Produced by Gary Drevitch
MORSE CODE GOING THE WAY OF SEMAPHORING? THAT'S -... ..- .-.. .-.. ... .... .. - !!!
This seems terribly shortsighted. How could the townspeople from "The Day After," the radio men from "Independence Day," or the gang from "Jericho" have communicated with the outside world if not for Morse code? In all seriousness, we sure hope people don't stop learning the code just because they don't have to.
The same gang of Korean cloners who claimed the first successful canine cloning a few years back -- but were later tarred by discoveries that they had fabricated results in two other studies in which they claimed to have cloned the world’s first human embryos -- now claim to have achieved the first cloning of a female dog. This has long been considered a major milestone target in the cloning field -- because of the complexity of the canine reproduction system.
We'll take their word for that.
NOT THE MOST WONDEFUL THING ABOUT TIGGERS
More trouble at Disney World, and of course FD is eager to share it with you all: A "cast member" in a Tigger suit is accused of hitting a boy on the head. When interviewed by park security officers, Roo said he didn't see a thing. . .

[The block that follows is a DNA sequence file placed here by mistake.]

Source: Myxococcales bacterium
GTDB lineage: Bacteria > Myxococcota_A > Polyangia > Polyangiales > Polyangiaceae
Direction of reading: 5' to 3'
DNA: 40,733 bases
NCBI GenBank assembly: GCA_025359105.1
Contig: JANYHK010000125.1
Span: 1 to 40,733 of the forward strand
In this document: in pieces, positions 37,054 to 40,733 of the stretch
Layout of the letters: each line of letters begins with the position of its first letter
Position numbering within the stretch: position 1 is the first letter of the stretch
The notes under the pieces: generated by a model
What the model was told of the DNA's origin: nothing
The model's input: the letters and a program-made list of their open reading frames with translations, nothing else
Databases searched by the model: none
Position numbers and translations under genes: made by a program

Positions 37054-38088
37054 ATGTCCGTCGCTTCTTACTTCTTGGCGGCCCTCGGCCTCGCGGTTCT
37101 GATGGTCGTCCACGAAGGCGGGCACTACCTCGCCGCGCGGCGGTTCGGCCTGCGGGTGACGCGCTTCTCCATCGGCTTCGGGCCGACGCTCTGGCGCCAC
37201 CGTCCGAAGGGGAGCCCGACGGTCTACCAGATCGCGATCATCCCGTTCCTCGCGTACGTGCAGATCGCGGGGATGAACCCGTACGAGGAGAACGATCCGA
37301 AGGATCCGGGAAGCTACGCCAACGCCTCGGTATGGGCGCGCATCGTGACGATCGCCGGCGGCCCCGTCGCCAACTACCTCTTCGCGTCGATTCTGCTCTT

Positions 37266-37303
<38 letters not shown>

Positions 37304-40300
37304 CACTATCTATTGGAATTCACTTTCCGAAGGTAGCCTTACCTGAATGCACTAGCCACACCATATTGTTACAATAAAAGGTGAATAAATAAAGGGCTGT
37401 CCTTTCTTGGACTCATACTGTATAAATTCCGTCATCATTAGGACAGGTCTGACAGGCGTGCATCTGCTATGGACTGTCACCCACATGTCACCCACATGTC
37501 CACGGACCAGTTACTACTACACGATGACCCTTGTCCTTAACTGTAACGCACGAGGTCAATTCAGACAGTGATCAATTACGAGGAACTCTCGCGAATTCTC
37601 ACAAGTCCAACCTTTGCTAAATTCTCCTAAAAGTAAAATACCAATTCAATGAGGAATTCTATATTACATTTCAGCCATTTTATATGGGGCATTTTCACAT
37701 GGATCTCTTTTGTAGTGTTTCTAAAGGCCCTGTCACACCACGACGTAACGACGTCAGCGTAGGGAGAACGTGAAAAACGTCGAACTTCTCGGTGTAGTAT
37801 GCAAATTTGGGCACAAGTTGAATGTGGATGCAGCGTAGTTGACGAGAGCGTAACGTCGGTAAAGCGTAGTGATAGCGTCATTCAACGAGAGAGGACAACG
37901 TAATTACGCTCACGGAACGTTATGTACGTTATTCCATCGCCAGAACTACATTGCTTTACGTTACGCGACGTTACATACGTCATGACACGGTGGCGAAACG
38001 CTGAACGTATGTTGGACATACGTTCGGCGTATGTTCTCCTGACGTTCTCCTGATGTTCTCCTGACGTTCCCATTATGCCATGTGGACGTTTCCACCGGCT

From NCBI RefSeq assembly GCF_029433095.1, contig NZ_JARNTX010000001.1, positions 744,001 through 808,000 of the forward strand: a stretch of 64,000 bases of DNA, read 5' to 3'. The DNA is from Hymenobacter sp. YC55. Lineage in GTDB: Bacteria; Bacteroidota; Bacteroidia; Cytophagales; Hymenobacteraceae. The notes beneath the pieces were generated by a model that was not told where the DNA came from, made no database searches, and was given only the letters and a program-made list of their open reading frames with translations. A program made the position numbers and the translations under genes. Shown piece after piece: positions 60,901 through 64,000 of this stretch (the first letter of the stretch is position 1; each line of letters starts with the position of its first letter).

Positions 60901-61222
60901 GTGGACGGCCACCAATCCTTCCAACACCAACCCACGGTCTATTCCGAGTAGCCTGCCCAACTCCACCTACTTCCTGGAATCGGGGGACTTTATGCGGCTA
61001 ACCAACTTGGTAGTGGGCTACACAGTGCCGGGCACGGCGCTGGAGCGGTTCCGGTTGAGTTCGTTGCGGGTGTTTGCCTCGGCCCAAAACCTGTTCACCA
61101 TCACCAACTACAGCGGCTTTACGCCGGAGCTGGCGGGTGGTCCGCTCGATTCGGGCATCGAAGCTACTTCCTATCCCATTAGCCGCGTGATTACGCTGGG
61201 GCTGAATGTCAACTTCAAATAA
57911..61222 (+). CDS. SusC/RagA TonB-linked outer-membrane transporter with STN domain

OUR RECOMMENDATION: NEVER LET ANYONE FROM CONSUMER REPORTS DRIVE YOUR CAR
In case you missed it, which seems virtually impossible, Consumer
Reports announced the other day that 10 out of 12 leading car-seat
models failed to protect kids in their privately-administered crash
tests. Car-seat makers are disputing the results, but the news here may
be Consumer Reports' scoop that the government crash-tests cars at 35-38 miles per hour, but only crash-tests car seats at 30 miles per hour.
In other news, it doesn't matter what car seat you use because, at the end of the day, you're too stupid to use the LATCH system properly,
so Timmy's going through the windshield whether he's slumped in a
Britax or a Graco: “LATCH was supposed to simplify child safety seat
installation for parents and. . . that isn’t happening," said NHTSA
Administrator Nicole R. Nason.
THE CHILD WILL ALSO STILL BE ALLOWED TO CLAIM HER FULL SCHOLARSHIP TO BERKELEY
Toys “R” Us Inc. agreed on Saturday to award a Chinese-American infant a $25,000 prize in a New Year’s baby contest after the company came under fire for disqualifying the girl because her mother was not a legal U.S. resident.
January 9, 2007 | Permalink |
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